With the shutdown of everything non-essential and social distancing becoming the new normal, one area of concern is voting.
Some in our community have planted beautiful vegetable gardens. One of those is Alton Maddux on Palo Pinto Street. He spends hours in that garden and always comes up with a great crop.
As I was driving home from my office this week and listening to talk radio, the host kept talking about how if everyone took 50 milligrams of zinc each day we could wipe out COVID-19.
This past week was “Teacher Appreciation Week.” So many have gone above and beyond to educate the children of our community under such trying circumstances.
I’ve always been a sucker for the sappy, plot-easily-followed kind of “flick” that ends happily. Take Mr. Holland’s Opus—and others like it—where movie-goers had best take multiple hankies.
Theodore Roosevelt’s 1904 presidential address to Congress is famous for bringing us the Roosevelt Corollary, which warned European nations from involving themselves in the affairs of Latin America.
Members of Mineral Wells Junior History Club met March 11 at the home of Lynn Waddy for their monthly meeting and program.
Early during the COVID-19 crisis, I opened an envelope containing four home-sewn masks, one for each member of my family. My husband’s cousin Julie made them for us without being asked.
If bodies grew weary of exercising, two of my friends–Dr. Lanny Hall in Abilene and Katheleene Green in Burleson–would be too sore to stand up. Truth to tell, Katheleene has been a devotee to physical exercise much longer. She attains age 100 come July 18.
It is a good thing that we have memories to sort through while we shelter in place. Grammarians or not, we’re given to making the present tense, and the past, perfect.
Let’s make the best of our situation by being a positive, encouraging community. We can still be there for each other while obeying safety rules. Walks on these nice spring days can really lift one’s spirit.
There was “people-watching” at its best recently when Texans gathered at polling places to exercise their voting preferences in primary elections. Yep, it was a foretaste of the “Big One” in November.
The season of spring–God bless it–wears many faces. It has inspired poets to greatness, encouraged the downhearted, confounded meteorologists and induced weeping by throngs of spouses who don’t care for yard work. I am one of those, ashamed that I’m far south of my wife’s expectations, rarel…
The year 2020 marks one remarkable anniversary for the nation. It was one hundred years ago that women won the right to vote nationally in the United States with the ratification of the Nineteenth Amendment in 1920.
The tale unleashed in this space this day is difficult to categorize. Some will say it is typical of “fake news”; others will insist that it best “fits” somewhere in the dizzy, digital world of social media.
Monday is Presidents’ Day. This federal holiday celebrates George Washington’s birthday (actually February 22nd). Abraham Lincoln, Ronald Reagan and William Henry Harrison were also born in February.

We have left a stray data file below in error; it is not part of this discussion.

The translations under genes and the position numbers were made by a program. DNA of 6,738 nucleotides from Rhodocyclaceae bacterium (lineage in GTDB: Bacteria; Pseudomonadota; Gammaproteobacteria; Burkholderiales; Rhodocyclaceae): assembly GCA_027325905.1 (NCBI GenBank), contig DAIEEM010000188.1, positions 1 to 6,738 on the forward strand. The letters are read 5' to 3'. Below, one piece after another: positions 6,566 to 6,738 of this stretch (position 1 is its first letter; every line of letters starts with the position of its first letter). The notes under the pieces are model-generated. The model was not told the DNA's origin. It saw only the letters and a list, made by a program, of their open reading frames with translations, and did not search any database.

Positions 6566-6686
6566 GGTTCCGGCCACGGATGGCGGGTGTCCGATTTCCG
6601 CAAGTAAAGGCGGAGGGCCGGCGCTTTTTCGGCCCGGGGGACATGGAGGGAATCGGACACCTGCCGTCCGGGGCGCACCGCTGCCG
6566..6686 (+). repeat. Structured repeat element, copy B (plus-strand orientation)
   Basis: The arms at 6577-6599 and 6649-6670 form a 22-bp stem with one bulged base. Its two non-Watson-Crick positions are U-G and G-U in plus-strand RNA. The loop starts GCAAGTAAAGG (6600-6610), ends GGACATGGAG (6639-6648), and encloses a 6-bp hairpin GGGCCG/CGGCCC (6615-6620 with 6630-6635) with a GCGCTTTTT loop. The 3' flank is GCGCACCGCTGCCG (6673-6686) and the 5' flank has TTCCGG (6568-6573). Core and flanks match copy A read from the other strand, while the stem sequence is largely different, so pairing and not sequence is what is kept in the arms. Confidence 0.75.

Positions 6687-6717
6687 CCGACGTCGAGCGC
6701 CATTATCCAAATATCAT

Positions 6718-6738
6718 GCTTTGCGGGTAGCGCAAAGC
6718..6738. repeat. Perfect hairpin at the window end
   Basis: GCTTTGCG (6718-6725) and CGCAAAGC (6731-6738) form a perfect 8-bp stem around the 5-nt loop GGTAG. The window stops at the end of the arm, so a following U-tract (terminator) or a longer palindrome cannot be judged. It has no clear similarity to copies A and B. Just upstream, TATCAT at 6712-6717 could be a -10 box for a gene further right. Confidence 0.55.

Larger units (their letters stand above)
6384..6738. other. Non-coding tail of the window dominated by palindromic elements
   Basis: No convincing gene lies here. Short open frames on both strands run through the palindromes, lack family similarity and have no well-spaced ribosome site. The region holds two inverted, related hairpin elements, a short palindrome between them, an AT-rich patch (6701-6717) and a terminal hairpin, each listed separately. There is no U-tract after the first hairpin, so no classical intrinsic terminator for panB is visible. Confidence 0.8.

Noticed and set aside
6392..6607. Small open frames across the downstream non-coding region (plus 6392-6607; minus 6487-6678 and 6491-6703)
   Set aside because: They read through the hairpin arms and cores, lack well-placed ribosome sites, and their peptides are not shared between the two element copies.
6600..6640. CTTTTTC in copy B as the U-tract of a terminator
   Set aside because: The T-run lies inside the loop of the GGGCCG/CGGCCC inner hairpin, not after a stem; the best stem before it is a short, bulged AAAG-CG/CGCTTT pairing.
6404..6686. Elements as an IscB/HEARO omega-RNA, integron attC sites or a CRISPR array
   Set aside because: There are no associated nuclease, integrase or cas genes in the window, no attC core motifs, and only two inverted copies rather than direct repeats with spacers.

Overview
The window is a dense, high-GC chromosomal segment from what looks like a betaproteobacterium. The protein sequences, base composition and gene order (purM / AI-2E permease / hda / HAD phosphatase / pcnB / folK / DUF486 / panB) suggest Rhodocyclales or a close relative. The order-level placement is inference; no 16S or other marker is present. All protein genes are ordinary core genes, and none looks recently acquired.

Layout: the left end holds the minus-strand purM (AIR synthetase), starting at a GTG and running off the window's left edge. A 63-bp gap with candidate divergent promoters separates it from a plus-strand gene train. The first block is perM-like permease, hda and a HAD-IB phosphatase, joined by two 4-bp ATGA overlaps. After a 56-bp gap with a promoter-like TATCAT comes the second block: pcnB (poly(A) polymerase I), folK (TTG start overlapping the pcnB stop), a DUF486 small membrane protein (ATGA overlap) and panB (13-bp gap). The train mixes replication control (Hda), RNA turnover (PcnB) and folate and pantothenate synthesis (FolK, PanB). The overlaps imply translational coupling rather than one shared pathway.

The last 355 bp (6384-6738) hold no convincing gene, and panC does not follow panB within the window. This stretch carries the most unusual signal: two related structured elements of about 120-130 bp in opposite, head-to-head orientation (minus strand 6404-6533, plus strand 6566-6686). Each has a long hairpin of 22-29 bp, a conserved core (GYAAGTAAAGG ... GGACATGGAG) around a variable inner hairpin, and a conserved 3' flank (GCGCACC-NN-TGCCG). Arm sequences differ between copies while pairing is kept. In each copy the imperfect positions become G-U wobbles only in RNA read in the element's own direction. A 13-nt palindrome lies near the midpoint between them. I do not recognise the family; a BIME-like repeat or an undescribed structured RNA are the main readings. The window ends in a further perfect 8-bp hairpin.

I never have to look at calendars or “study up” on Roman numerals to know which Super Bowl comes next. Instead, I calculate years of marriage, since “knot-tying” with Brenda occurred in 1966. Thus, I can tell you that the Next Super Bowl will be number fifty-five.
From time to time, I resort to writing about short, unrelated topics that some folks have described as “Mother Hubbard” columns. This reminds them of ministers who preach “Mother Hubbard” sermons.
I’m glad Sisters Maggie Hession and Frances Evans–who proudly beat a drum for the Texas Rangers from reserved seats 15 rows behind home plate–didn’t live to see it.
My rain bucket is full of water and the plants I brought indoors when the early November cold snap came trough have been enjoying it.
‘Tis not the first time an error of my own doing has diverted me from the tedious freeways of everyday life to side roads with uncharted curves adorned by snagging brambles that seemed to warn, “Go back.”
It is a good day in Millsap! Things seem crazy in so many ways, but there is always hope and the future is bright despite chaos among political parties and unrest throughout the world. Keep looking up. God is in control.
Are you enjoying all your Christmas gifts? My husband and I were given a robot vacuum. I have spent a lot of time watching it, trying to establish the somewhat random pattern that it seems to follow.
When asked what advice I’d give a young person concerning their finances, I never hesitate. It’s really quite simple. It’s not a stock pick or a derivatives strategy.
Time has been bought, answers have been delayed and responses have been hedged as “squirmers” have opted for the “Texas two-step” instead of crystal clear comebacks to probing inquiries.
Charles Culberson was part of an influential Texas political family. He would lead a notable career in his own right, serving two terms as governor and four terms in the U. S. Senate.
It was a perfect December day for the Christmas celebration at the log cabins. The parade was short but the participants were full of Christmas enthusiasm.